Cambodia and Thailand reached an agreement on how to proceed with getting Preah Vihear temple inscribed on the World Heritage List during a three-day visit by a Thai delegation, officials said.
On Aug 15, Manaspas Xuto, chairman of Thailand’s special task force on Cambodia’s effort to get Preah Vihear on the list, led a delegation that held talks with Cabinet Minister Sok An, according to government and Thai Embassy statements.
Perched atop a cliff on the Cambodian-Thai border, Preah Vihear temple was denied a spot on the Heritage List during a July meeting of the World Heritage Committee in Christchurch, New Zealand, in part because of objections by Thailand. The committee—whose secretariat is handled by the UN Educational, Scientific and Cultural Organization—did agree “in principle” that the temple, long a site of contention between the two countries, should be on the list. But the committee requested that Cambodia first develop a management plan for the site.
Council of Ministers spokesman Phay Siphan said the government had ruled out Thai requests for a bilateral plan, and that the plan will be developed by an international coordinating committee. “We don’t limit ourselves to a bilateral management with the Thais,” he said.
But Thailand accepted an invitation to join the future ICC-Preah Vihear, and countries including the US, India, France and China have expressed interest, Phay Siphan added. Culture Ministry Secretary of State Chuch Phoeurn said more than 20 countries are interested in the project. Sok An estimates at $2 million the cost of just preparing the plan’s progress report to be submitted to the World Heritage Committee in February, Chuch Phoeurn said.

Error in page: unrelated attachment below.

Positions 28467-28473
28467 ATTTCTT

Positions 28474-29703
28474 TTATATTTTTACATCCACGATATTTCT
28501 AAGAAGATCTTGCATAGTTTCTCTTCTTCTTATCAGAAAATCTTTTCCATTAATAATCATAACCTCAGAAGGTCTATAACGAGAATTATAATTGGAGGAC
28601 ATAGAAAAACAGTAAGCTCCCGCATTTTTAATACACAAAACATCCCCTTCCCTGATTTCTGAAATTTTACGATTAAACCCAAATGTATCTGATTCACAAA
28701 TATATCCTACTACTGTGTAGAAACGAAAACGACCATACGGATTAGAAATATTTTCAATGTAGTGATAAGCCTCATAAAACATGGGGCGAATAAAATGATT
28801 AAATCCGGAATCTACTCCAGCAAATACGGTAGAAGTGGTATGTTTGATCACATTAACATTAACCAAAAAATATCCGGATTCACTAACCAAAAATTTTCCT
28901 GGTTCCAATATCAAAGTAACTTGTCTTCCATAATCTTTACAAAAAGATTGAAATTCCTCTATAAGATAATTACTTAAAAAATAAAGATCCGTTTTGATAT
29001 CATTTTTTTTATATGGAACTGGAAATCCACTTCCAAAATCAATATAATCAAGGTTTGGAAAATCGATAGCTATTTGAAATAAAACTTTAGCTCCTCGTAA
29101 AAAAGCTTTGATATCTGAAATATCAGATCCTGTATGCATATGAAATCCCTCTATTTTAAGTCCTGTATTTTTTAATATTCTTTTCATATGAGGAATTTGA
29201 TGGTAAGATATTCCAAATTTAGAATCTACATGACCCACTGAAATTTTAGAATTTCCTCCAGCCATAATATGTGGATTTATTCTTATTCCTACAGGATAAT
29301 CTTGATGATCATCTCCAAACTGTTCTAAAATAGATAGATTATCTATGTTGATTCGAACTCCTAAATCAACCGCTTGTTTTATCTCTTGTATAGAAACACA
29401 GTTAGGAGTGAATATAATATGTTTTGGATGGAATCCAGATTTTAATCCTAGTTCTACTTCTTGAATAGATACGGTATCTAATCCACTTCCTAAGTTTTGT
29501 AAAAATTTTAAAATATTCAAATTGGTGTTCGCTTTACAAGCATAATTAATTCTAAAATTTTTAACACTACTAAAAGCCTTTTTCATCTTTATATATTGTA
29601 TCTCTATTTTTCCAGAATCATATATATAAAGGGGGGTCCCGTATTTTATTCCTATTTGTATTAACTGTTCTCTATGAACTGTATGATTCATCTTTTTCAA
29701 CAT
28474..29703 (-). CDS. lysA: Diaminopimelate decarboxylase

According to a statement released by the Council of Ministers Monday, Thailand agreed that “the physical work of restoration…will be undertaken only within the framework of international cooperation and after the inscription of…Preah Vihear in the World Heritage List.”
Chanturont Chaiyakam, first secretary at the Thai Embassy, said that these conditions did not reflect the Thai position on the matter, but that they had agreed to them nonetheless.
Thailand is concerned about the temple being put on the list because of its border location, he said. “The Cambodian side can do it by itself, but it’d be better to do it with our cooperation,” he added.
Phay Siphan said Monday that though the temple is contained entirely within Cambodia, the government wanted to address Thailand’s concerns in the interest of maintaining an amicable relationship between the countries. “We need Thai[land] as our friend…. We need cooperation,” he said.